#ROMpeii Exhibit

Tourists taking photos of the casts at Pompeii

Tourists taking photos of the casts at Pompeii

I’ve spent a lot of time thinking about the display of human remains over the past year. I’ve written a few blog posts about it, and I’ve seen my views develop and change.

Tourists taking photos of the casts at Pompeii

Tourists taking photos of the casts at Pompeii

Visiting the ROM’s new Pompeii exhibit, #ROMpeii, gives me even more to think about. At Pompeii itself, I was first really upset by the way tourists seemed to not even be looking at the plaster casts of the victims of the eruption of Mount Vesuvius in 79 AD. But then I realized that sometimes people need the distance that a camera provides to process horrifying things.  Similarly, some people are very conflicted about photography, selfies, and ‘disrespectful‘ behaviour at difficult heritage sites such as Auschwitz.

Discussions in the heritage community about the display of human remains can be complicated.  Exhibits need to weigh sensitivity and respect, with learning and knowledge, as well as keeping context on what happened and why.  Exhibits try to be sensational to draw attention, without being sensationalist and disrespectful.  It is a delicate, fuzzy line to walk.

Plaster cast of a dog from Pompeii, Royal Ontario Museum

Plaster cast of a dog from Pompeii, Royal Ontario Museum

The #ROMpeii exhibit, in my opinion, is walking that line quite tightly.  They are displaying plaster casts of victims, and some might argue that they have less context provided at the site of Pompeii, but that ignores the extensive description and explanation present in the exhibit.  Visitors to the exhibit walk slowly and purposefully through the space.  They are reading displays, contemplating the casts, and taking it seriously.  People are also taking photos.  But somehow I get the feeling that visitors are not simply experiencing the exhibit through their camera lens.

People visiting plaster casts from Pompeii, Royal Ontario Museum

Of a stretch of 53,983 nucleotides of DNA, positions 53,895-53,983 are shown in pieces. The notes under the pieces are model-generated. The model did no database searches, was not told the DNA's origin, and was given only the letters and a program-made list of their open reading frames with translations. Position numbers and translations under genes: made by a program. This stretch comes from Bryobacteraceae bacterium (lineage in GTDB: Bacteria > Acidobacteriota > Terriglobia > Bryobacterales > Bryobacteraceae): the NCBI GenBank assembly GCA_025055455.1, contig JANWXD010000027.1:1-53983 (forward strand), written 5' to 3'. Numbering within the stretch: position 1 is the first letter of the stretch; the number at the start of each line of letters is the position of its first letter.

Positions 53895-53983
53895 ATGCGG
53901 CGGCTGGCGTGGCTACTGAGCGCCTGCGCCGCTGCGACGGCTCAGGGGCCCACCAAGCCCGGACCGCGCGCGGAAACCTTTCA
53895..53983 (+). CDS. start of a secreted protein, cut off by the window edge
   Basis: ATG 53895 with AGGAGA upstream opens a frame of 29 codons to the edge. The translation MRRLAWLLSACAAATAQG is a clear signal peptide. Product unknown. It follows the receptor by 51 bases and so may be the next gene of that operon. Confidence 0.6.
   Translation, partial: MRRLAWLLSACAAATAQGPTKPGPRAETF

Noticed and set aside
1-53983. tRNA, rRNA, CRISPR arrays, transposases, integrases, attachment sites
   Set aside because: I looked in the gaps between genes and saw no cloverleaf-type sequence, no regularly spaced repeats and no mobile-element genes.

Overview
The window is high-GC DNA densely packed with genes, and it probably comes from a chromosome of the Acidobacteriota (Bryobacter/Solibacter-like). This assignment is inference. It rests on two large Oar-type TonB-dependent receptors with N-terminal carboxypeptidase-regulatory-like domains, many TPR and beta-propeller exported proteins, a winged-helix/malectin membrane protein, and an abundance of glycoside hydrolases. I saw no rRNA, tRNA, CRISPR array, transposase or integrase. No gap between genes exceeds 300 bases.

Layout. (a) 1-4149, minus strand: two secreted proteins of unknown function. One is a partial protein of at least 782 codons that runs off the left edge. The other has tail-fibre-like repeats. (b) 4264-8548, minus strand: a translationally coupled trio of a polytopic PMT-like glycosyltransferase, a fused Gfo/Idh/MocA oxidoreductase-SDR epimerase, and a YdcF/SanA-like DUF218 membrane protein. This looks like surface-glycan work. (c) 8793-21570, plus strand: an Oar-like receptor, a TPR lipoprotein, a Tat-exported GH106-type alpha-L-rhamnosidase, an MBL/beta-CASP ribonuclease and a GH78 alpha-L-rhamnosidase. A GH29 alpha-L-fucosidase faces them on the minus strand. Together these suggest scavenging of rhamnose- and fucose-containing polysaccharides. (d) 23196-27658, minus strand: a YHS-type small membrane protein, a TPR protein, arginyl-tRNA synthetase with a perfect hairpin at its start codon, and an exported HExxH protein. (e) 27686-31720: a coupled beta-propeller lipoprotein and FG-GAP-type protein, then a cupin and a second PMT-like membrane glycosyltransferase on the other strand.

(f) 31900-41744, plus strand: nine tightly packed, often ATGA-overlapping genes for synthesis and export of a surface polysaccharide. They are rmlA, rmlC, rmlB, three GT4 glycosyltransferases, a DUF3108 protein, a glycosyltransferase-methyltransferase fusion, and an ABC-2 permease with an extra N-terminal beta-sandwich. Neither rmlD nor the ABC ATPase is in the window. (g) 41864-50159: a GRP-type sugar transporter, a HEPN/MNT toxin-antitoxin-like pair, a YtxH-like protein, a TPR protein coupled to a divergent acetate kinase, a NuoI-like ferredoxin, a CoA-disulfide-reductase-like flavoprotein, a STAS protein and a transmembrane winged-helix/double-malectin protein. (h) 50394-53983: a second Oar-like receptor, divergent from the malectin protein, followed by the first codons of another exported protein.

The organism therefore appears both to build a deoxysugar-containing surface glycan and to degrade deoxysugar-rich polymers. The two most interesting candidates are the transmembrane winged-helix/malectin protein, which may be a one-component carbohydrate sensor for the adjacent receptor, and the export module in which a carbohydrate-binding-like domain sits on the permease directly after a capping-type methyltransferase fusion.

People visiting plaster casts from Pompeii, Royal Ontario Museum

What’s the difference then?

Obviously the spaces at Pompeii and #ROMpeii are different, but both are excellent examples of thought-out, context-heavy exhibits that give visitors a chance to experience a past way of life and contemplate a horrifying disaster.  Is it the fact that the #ROMpeii exhibit has a surcharge associated with it on top of usual museum entrance fees?  Does this ensure that people take their time to ensure they gain the most from their visit?  It’s not like a visit to Pompeii is cheap though.  You need to get there, then pay entrance, you need someplace to stay in Italy, and everything associated with it.

Maybe the difference is scale.  The plaster casts are a tiny part of a visit to Pompeii.  People are trying to get the most from their experience, which means covering as much ground as possible.  Whereas in a museum, getting the most from your experience means going slowly and looking everywhere.

Should that mean that the casts should only be displayed in a museum then?  When people will take the time to go slowly and be respectful?

What does that even mean?  Be respectful?

Respecting the residents of Pompeii might mean standing and contemplating the plaster casts in silence, but it might also mean walking their streets and marvelling at how easy it is to imagine living there.  Maybe it means seeing the volcano in the skyline every time you look up, just as they would have.

The juxtaposition of the practical daily life that you can’t help but see as you walk the streets of Pompeii with the evocative reminders of the disaster that befell the residents is the most powerful thing that stuck with me after my visit.  Removing the plaster casts from the site and relegating them to a museum where they would be “respected” would remove that, sterilizing a visit to the city.

That isn’t ‘respectful’.

Forcing people to behave in a proscribed way isn’t respectful either.

What do you think?

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